My youngest child shares a name with the American Hockey League’s championship trophy (although he was not named for that reason). His hair is an incredible mix of Hulk Hogan and Wayne Gretzky. He is as OG as it gets for a 3 year old.
As you can imagine, he sort of loves hockey. (Seriously, check out that photo to the right and try to tell me you’re not looking at a member of the Future Hockey Bros of America.)
While we are definitely a sports household, this next sentence feels a bit awkward. …
Hockey has never been a priority in my life.
Not that I don’t enjoy the game, it’s just never really appeared on my primary radar. But since Calder has decided that hockey is his life’s calling, it’s not unusual for the two of us to curl up on the couch and watch a random NHL Network game between the Columbus Blue Jackets and Minnesota Wild. When my OG wants hockey, we take what’s available.
So it seemed all too natural this winter to begin to take advantage of our proximity to the local AHL entrant, the Springfield Falcons. It’s local. It’s affordable. And it’s damn good hockey.
Thing is, as a dad who is trying to avoid raising boys who believe that aggression is a feasible option for conflict resolution, I was left in a bit of a bind when gloves were dropped and hay-makers traded. Yeah, I’m talking about hockey fights.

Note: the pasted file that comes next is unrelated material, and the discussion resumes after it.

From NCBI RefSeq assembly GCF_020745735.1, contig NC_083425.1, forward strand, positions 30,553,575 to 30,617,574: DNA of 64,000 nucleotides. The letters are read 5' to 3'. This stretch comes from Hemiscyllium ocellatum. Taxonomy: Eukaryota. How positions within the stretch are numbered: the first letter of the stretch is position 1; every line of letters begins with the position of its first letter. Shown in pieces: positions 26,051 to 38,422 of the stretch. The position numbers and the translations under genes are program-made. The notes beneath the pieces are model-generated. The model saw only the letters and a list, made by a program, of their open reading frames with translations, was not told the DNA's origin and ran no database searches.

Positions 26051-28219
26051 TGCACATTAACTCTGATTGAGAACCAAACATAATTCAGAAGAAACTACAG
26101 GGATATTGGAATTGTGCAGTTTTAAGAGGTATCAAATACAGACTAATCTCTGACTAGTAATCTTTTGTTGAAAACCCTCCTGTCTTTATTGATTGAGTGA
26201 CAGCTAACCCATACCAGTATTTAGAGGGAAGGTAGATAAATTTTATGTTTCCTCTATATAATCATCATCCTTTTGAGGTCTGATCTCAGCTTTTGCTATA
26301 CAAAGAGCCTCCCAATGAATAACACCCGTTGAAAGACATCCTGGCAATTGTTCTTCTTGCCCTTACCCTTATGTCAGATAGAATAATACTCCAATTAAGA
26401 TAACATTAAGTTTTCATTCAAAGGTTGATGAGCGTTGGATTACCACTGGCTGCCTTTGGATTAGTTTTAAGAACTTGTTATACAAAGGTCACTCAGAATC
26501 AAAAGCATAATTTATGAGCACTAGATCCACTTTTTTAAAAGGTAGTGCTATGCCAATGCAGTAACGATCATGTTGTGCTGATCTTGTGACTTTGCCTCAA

Hockey. Bleeping. Fights.
Those staples of the game that I love to love. The truest and manliest moment in one of the rawest team sports on the planet.
While my oldest son was elbow deep in his cotton candy and popcorn each time the fur started flying, my Calder seemed to have an innate ability to gaze lustily at the ice moments before — and for the entire duration — of each of the fights.
It was one part impressive, two parts disturbing, as he’d remain transfixed by the action until one of the combatants would fall to the ice.
Lookit, I know this makes me sound overly sensitive and super-new-agey, but the way he was staring at the ice really struck me as important. He was so invested in the moment and clearly internalizing what it was he was seeing. It was obvious I needed to contextualize this for him.
While my mind was racing to attempt to figure out how to put it all into perspective for him, it was Calder who served me a nice little saucer pass, tailor-made for a dad one-timer.
“Daddy, where are they taking those guys?” he asked, as the ref skated the dudes to the penalty box.
“Well, Calder, when you make a bad decision, you need to take a time out. And you have to stay there and watch while your friends keep playing without you.”
[Insert victory music here.]
“They have to watch?”
“They have to,” I responded gravely.
“That’s sad, daddy.”
“So sad. Now eat your cotton candy, son.”
I guess we’ll work on food choices later.